Playing computer games had affect on me when i was 10-12 years old, i would do anything to play them when my mum or dad would take them away. I ended up spending hours playing, sleeping less and becoming more anti-social unless i had a friend come around to play too, i notice a more aggresive side to me. now im older i still play games (Xbox360) but never do i become annoyed, angry, upset or anti-social.
It could just be a growing up thing, i dont know.
interesting artical

October 6, 2012 at 3:27 pm
(8) J.R. says:

Alcohol makes depression worse too. It has to do with the fact that parents don’t seem to care about their kids’ depression until it affects their obedience because they’ve found themselves an addiction. A kid who plays a game more and more is like an alcoholic. They feel shame and regret, do it more, and it’s just one big cycle. This article seems to blame it on the games themselves, when it’s not.

October 6, 2012 at 3:33 pm
(9) J.R. says:

*when it’s not the game’s fault. It’s not so much about limiting game time as it is expanding life time. A lot of parents don’t really actively participate in their kids’ lives and it’s sad…it’s not like they have to be their best friend. Just allow them to do more socializing with different people.

December 12, 2012 at 5:54 pm
(10) MK Gilbert says:

I have a 27 yr old son who is disabled by severe anxiety/depression and is on the computer almost all the time when he isn’t sleeping~he takes several meds, and when I tried taking away his computer he reacted almost violently…he has shown signs of addiction to video games since childhood even tho I was very strict and we didn’t even have video games until he was about 12. He always found ways to get past our rules~he’s extremely bright~I think he may have Asperger’s, but since he’s “of age” (yet still totally dependent on us!) the Dr’s won’t even share his diagnosis with us which is so incredibly stupid! How are we supposed to help him if they won’t even let us be involved!?! We don’t want to have him declared incompetent as that would further increase his problems. He does have a person helping him do what he needs to do to become independent, but it’s such a slow process! He’s been out of college and without a job for 2 yrs now, and stuck in a rut~he didn’t quite finish his degree, which we’d like him to do, but he doesn’t feel ready yet~he totally bombed out a few times due to the severe depression, and I helped him too much in the past so now he resents me. We are friendly enough, but since he frightened me last spring I have realized I have to back off and let others try to help him. It’s just so very hard to deal with.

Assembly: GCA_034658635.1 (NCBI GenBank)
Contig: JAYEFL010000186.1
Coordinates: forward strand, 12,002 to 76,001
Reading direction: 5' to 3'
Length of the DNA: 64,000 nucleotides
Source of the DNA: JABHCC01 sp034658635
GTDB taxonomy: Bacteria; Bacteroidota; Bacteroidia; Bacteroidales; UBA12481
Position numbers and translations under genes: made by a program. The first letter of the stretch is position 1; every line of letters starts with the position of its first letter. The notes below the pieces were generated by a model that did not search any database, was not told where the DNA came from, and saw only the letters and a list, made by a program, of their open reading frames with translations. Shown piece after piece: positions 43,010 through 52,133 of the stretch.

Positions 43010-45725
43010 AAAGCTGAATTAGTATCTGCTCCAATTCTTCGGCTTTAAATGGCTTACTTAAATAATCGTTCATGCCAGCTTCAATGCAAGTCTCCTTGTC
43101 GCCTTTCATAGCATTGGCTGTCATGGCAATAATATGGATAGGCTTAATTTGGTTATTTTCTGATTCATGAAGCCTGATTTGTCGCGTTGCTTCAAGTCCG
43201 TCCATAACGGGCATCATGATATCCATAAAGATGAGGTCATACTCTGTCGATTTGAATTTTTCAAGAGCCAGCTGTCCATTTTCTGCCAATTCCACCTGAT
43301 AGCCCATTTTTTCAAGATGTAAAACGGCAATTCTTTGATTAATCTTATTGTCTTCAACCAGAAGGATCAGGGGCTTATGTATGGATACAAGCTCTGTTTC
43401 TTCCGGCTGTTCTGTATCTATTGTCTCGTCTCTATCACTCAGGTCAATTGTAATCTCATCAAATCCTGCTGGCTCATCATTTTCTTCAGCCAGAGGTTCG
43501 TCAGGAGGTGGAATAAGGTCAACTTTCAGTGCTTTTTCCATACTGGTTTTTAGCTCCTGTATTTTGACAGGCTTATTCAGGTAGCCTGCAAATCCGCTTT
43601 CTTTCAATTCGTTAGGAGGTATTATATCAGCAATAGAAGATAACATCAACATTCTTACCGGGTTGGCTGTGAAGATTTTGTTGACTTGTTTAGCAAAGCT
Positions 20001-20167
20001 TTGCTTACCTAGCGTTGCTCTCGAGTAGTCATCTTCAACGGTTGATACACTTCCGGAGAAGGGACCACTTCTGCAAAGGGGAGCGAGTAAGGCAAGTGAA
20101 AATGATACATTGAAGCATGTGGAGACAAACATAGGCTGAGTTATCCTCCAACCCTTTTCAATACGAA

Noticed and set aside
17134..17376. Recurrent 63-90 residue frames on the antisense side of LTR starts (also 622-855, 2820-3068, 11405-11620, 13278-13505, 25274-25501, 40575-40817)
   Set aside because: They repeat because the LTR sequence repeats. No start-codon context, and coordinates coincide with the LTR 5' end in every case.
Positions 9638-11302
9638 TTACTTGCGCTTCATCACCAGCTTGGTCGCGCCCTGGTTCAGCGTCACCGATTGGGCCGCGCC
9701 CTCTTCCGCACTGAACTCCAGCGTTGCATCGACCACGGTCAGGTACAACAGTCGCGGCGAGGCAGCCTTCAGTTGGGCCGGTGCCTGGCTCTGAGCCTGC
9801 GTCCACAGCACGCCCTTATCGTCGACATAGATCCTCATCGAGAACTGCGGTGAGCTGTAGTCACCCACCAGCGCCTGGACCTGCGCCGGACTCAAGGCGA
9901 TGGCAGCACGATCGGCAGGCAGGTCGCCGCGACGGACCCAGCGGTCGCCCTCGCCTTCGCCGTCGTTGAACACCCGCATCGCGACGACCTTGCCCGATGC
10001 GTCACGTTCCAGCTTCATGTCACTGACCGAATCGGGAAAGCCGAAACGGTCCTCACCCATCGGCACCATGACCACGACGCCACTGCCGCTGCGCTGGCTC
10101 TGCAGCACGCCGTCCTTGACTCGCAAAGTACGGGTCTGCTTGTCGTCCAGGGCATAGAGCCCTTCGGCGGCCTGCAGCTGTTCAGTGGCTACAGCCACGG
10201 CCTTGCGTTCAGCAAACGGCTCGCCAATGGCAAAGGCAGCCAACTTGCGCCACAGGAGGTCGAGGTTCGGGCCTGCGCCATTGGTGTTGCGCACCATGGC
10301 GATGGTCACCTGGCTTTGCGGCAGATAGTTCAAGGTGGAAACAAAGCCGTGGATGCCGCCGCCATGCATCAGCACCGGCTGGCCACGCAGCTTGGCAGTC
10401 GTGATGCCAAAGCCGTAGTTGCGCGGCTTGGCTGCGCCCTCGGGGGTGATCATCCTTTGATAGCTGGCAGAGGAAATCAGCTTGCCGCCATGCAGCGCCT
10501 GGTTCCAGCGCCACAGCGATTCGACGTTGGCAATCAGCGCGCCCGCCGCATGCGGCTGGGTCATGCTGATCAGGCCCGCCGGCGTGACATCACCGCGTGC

December 12, 2012 at 5:56 pm
(11) MK Gilbert says:

PS: I really wish we could reply to individual comments as I’d love to try to help others thru personal experience, and also get their support with my problems! That would be great if you could do that! Thanx.

February 7, 2013 at 12:37 am
(12) Alanna says:

There’s no such thing as an addiction to video games. Generally, people experience anxiety or depression based on their surroundings and how they were raised. In fact, some people just don’t like people. Besides, vidya is great and it’s a good way to relieve stress and have fun with friends.

July 7, 2013 at 11:15 pm
(13) someawkwardcreature says:

“It really depends whether his gaming is having any adverse effects on his day-to-day functioning.”
Are there drug addicts where it just ‘depends’ whether their smoking has adverse effects?
Or drinkers?
I doubt the gaming itself is causing the anxiety/depression since its not like the gaming judges you or stresses you out (unless their mad at the game for some reason)
I think they play games to escape reality because there’s no resolution in their reality and nothing that makes them at least feel like everythings ok. They feel that nothing becomes ok for them in their lives so they go to games for relief since there’s none in their life and since games can’t really make them feel worse about themselves or make them sad or anxious.
Perhaps the self aware thought that they use games to help them escape anxiety and depression makes them a bit sad, but I doubt the gaming itself causes it.. unfortunately I guess I could be put into the category of “addicted”, but I’ve stopped gaming for long lengths of time before and nothing really happens other than not getting my usual “break from the stress of everything”. I didn’t feel better at all, but I have realized something that does help is to be try to be aware of the anxious and depressive feelings when they do come up so that I can understand why I feel that way and try to control it better. So far that and praying has helped me a lot because I used to, and still do sometimes, think that it was just that I was a weird bad person who had these problems ingrained into me and they’d never go away unless I passed away, but somewhere along the way after cutting and thinking of suicide I think my prayers must have worked cause I started being aware of my feelings and understood them for the first time.. lol sorry this is way too long but I had to let this out somewhere and yeah that’s where I’m at so far in trying to understand why “I’m such a bad and weird person”.

August 27, 2013 at 8:40 am
(14) Christine says:

My husband before is a video game addict. I was worried before because he suffered insomnia but anyway, from the article, it actually depends on the kid or person’s experiences in life. Plain Video Game doesn’t really affect that much anxiety.

Leave a Comment

Line and paragraph breaks are automatic. Some HTML allowed: <a href="" title="">, <b>, <i>, <strike>
  1. About.com
  2. Health
  3. Depression

©2014 About.com. All rights reserved.

We comply with the HONcode standard
for trustworthy health
information: verify here.